You, handing the employee a $10 bill: “Here it is.”

Employee, gives you your change and says: “Your order number is 12, and we’ll call you when your food is ready.”

You sit down at a table and wait for them to call your number. When they do, you approach the counter again and take your tray with the sandwich and soda you ordered from a different employee.

The Sandwich Service: Tangible and Intangible Elements

“Because service design is the effective orchestration of the various elements of a service, it’s critical to have an understanding of what those elements are, including those that are not readily apparent.”

Because service design is the effective orchestration of the various elements of a service, it’s critical to have an understanding of what those elements are, including those that are not readily apparent.

First, people are involved in a service. In our example scenario, the people who are most obviously involved are you, the customer, and the employees you interacted with—who are front-office employees. This co-created exchange, the quasi-scripted interaction between the customer and employees, helps catalyze the sandwich service. However, in the design of services, it is also important to consider the other customers who are in a shop, because they can impact the experience of those around them. For example, an indecisive customer who constantly rethinks his or her order delays the service of other customers and likely frustrates them. This kind of frustration is a less tangible element of the service, but it is important to manage it.

Less obviously, there are back-office employees—for example, those who prepare the food or stock the inventory. They are also important to delivering a successful service experience. After all, without them, you don’t get your lunch. If its designer doesn’t consider the back-office employees in the sandwich shop service design, they might have communication issues with the front-office employees—and you still might not get your lunch—or it might be wrong.

Second, processes are involved. The verbal exchange that occurs between the customer and the employee taking the order has a flow and linearity to it. Part of the process also exists in the computer system the employee uses to record the customer’s order, handle the monetary exchange, and communicate the order to the back-office employees who need to complete the order.

Third, the space of the sandwich shop is part of the service experience. Knowing where the menu should be, where people queue to place their order, where they can wait, and where they can retrieve their order are all spatial considerations a service designer needs to plan to create an effective service experience.

Some additional elements of this sandwich shop service include the following:

  • objects—the menu, receipt, order number, and, of course, the product itself—the food
  • time—waiting to place an order, then waiting for the order to be served
  • technology—the computer the employee used to take the order and communicate it to the employees in the kitchen

What’s so intriguing about all of these design elements is the mix of intangibility and tangibility they encompass. The overt elements of a service we can observe directly are often the easiest to intuit. However, the intangible elements of a service—the processes, time, emotions, and expectations—are equally important design considerations. Only when all of these elements come together in concert, through service design’s orchestration of these elements, is a service effective and successful.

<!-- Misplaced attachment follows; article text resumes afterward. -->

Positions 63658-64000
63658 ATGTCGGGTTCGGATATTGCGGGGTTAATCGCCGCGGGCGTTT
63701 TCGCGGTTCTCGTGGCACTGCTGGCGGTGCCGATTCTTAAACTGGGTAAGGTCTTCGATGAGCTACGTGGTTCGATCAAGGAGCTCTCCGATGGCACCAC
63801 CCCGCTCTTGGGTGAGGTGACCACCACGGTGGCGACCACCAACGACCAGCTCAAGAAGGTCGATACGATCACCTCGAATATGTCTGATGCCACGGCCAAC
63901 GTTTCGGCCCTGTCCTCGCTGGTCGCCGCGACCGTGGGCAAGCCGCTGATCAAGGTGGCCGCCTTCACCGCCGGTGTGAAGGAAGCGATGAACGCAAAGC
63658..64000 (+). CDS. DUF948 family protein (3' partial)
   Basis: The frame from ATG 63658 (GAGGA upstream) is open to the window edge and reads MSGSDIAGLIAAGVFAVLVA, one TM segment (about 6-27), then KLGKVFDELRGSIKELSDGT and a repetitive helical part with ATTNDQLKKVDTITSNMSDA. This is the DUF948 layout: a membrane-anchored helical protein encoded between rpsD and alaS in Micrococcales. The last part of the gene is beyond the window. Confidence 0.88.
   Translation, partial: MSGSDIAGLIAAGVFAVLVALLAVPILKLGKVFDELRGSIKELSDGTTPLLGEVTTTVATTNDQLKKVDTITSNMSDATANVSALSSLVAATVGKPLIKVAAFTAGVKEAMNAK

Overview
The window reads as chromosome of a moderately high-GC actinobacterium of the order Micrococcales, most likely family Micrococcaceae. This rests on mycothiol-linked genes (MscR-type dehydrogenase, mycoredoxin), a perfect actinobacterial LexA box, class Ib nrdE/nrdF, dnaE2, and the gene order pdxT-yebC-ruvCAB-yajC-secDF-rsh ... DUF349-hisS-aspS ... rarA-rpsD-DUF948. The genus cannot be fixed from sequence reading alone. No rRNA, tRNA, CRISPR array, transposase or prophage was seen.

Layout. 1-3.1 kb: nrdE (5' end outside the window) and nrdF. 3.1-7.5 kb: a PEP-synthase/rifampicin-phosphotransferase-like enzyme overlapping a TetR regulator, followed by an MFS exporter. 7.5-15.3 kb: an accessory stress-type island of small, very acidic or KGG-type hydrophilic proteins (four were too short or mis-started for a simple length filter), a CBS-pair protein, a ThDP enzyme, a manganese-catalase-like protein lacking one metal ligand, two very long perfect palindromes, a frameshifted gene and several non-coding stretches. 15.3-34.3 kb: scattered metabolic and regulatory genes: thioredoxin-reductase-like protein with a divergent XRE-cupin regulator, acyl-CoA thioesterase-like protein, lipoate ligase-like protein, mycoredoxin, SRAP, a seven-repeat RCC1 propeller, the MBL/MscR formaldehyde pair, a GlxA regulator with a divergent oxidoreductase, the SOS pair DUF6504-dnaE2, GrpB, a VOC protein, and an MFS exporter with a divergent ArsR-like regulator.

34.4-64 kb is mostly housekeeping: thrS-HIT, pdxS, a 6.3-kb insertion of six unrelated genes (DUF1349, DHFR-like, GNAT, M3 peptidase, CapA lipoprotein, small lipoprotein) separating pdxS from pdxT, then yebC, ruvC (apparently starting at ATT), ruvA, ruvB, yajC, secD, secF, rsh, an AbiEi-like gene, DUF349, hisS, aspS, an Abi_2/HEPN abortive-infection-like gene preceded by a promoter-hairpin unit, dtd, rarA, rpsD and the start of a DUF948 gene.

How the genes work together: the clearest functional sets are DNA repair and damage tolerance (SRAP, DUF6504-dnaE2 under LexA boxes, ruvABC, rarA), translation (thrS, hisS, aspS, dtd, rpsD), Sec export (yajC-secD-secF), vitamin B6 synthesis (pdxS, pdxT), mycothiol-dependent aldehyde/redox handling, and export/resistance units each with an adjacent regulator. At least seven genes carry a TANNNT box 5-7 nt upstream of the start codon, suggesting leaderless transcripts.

Why Care?

“Service design presents interesting synergies and opportunities for user experience, because of its implicit, holistic, contextual, and inclusive nature and its potential impact.”

If you conduct a search for service economy on the Web, you’ll find a myriad of resources that paint a picture of a world that is becoming much more heavily reliant on services. New services are continually being designed—for reasons that range from cost-effectiveness to sustainability—and existing services continue to evolve. Service design is critical, because if the elements of a service experience are not aligned, the service can fail. Services that fail to deliver what they promise won’t survive.

Service design presents interesting synergies and opportunities for user experience, because of its implicit, holistic, contextual, and inclusive nature and its potential impact. We need to look at design solutions through a more service-oriented lens: thinking broadly, contextually, and holistically. We need to consider the intangible, softer, and less overt aspects of services, just as we consider the functional, obvious, and tangible aspects of the experiences we design.

We need to tweak our design methods and forms of documentation to account for this shift in perspective. We likely need to take a more iterative and collaborative approach, exposing the insights we’ve garnered to the various people who are involved in a service. And perhaps most difficult, we need to quickly shift from user-centered thinking to systems thinking. In service design, no single element or entity is at the center, although the outcome—a successful service experience—is decidedly humanistic.

I’ve just scratched the surface here, but I look forward to exploring these concepts in more detail in upcoming columns.

8 Comments

Great article, Laura.

It’s amazing how service design gets such little attention—from business and service providers! This is a huge area for UX folk to get involved and make a difference.

Looking forward to more discussion on the subject. I’m thinking of adding service design to my traditional UX work.